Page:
The U.S. Agriculture Department has forecasted that food prices are going to rise next year because of the widespread summer drought. This summer’s drought has been categorizes as severe, and is expected to destroy or damage a large portion of the corn crop throughout the country. The government said that retail price increases will begin this fall.
Prices are expected to rise on beef, pork, poultry, and dairy. Drought conditions usually lead to herd culling because feed costs rise. The prices of packaged and processed foods will also increase, but this rise should take 10 to 12 months to move to retail pricing. If the farm price of corn rises by 50 percent, then retail food prices as measured by the Consumer Price Index will increase up to 1 percent.
Last week, Agriculture Secretary Tom Vilsack announced disaster assistance for farmers and ranchers hurt by the drought. Emergency haying and grazing is being expanded on conservation land, and crop insurance companies are providing a 30 day grace period on insurance premiums for farmers this year. In addition, more than half of all counties in the United States have been declared disaster areas, making farmers who live there eligible for loans and assistance.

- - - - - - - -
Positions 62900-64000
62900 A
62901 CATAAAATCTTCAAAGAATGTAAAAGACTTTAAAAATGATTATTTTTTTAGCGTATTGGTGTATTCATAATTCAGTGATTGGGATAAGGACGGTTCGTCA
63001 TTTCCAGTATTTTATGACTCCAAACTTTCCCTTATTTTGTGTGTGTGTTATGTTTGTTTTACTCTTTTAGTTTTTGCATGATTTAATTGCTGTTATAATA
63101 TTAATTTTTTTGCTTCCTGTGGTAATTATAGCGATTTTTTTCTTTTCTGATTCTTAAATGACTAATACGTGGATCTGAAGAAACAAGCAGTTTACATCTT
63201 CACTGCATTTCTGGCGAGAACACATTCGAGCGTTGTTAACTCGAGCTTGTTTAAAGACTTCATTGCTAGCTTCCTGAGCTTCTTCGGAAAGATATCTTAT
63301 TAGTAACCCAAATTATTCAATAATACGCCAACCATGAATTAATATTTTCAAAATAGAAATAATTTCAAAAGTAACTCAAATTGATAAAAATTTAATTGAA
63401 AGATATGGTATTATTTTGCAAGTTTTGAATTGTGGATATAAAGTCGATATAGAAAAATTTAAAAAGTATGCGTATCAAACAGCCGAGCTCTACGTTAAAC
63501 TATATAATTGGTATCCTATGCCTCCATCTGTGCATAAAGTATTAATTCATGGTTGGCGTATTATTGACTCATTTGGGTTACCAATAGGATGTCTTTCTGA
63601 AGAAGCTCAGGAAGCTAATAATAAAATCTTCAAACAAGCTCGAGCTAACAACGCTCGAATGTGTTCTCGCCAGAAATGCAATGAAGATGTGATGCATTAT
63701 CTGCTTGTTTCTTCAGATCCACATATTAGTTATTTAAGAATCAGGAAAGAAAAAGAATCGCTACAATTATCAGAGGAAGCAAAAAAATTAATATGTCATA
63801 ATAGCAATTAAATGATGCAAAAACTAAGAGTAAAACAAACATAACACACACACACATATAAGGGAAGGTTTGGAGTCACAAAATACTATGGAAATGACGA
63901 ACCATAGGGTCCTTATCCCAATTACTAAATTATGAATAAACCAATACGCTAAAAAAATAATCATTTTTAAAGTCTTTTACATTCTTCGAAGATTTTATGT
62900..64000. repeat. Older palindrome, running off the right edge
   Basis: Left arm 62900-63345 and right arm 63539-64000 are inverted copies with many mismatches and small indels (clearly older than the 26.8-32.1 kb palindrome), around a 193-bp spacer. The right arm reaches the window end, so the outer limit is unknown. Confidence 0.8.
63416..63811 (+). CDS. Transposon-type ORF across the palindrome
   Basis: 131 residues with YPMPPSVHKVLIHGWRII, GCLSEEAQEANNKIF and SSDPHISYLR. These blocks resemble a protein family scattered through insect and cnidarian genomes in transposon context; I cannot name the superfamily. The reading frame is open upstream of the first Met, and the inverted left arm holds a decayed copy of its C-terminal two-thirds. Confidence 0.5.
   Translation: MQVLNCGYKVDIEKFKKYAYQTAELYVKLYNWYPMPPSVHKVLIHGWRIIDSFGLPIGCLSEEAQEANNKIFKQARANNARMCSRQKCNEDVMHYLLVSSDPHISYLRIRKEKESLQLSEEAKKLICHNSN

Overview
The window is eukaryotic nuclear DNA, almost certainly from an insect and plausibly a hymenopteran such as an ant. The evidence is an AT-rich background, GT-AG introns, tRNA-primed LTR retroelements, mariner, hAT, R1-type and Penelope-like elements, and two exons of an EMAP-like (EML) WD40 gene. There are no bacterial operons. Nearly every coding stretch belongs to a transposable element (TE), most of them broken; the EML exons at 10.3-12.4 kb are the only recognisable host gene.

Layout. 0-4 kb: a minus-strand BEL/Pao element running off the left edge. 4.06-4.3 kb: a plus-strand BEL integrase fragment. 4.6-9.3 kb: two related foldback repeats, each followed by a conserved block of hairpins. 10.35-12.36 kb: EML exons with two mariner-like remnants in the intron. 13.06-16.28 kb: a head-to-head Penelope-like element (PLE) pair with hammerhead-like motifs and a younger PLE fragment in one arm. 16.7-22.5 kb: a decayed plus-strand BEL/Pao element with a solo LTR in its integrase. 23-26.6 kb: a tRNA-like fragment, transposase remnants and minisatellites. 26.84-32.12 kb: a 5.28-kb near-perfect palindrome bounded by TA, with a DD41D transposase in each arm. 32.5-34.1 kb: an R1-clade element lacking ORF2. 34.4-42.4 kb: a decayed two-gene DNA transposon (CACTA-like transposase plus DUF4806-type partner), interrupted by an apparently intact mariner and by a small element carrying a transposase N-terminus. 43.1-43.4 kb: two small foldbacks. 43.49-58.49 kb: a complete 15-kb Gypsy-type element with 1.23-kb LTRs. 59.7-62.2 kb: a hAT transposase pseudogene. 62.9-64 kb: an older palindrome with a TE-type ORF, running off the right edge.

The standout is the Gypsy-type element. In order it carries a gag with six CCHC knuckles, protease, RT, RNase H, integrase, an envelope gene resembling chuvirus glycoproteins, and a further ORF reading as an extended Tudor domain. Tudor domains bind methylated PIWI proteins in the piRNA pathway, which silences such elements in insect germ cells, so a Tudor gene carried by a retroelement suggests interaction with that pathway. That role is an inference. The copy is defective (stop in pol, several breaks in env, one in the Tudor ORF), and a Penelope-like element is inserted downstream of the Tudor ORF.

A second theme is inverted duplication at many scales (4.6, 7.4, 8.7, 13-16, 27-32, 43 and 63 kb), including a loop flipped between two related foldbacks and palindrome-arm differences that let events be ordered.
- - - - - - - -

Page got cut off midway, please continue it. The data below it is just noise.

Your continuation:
This news has consumers worried about their pocketbooks. Harris Interactive conducted a survey asking Americans if they are concerned about higher food prices as a result of the drought. Overall, 94% of respondents are somewhat concerned, even though only 43% said they are following news stories about the drought. Seventy percent of respondents said they would use coupons, and 48% said they would buy less expensive food items if prices do increase.
To save money, consumers also buy in bulk, eat a more vegetarian-oriented diet, add rice and noodles to stretch food, especially leftovers, and eat more one-pot dinners such as stews, soups, and pasta. Penny-pinching consumers also freeze their own food and shop at discount grocery stores.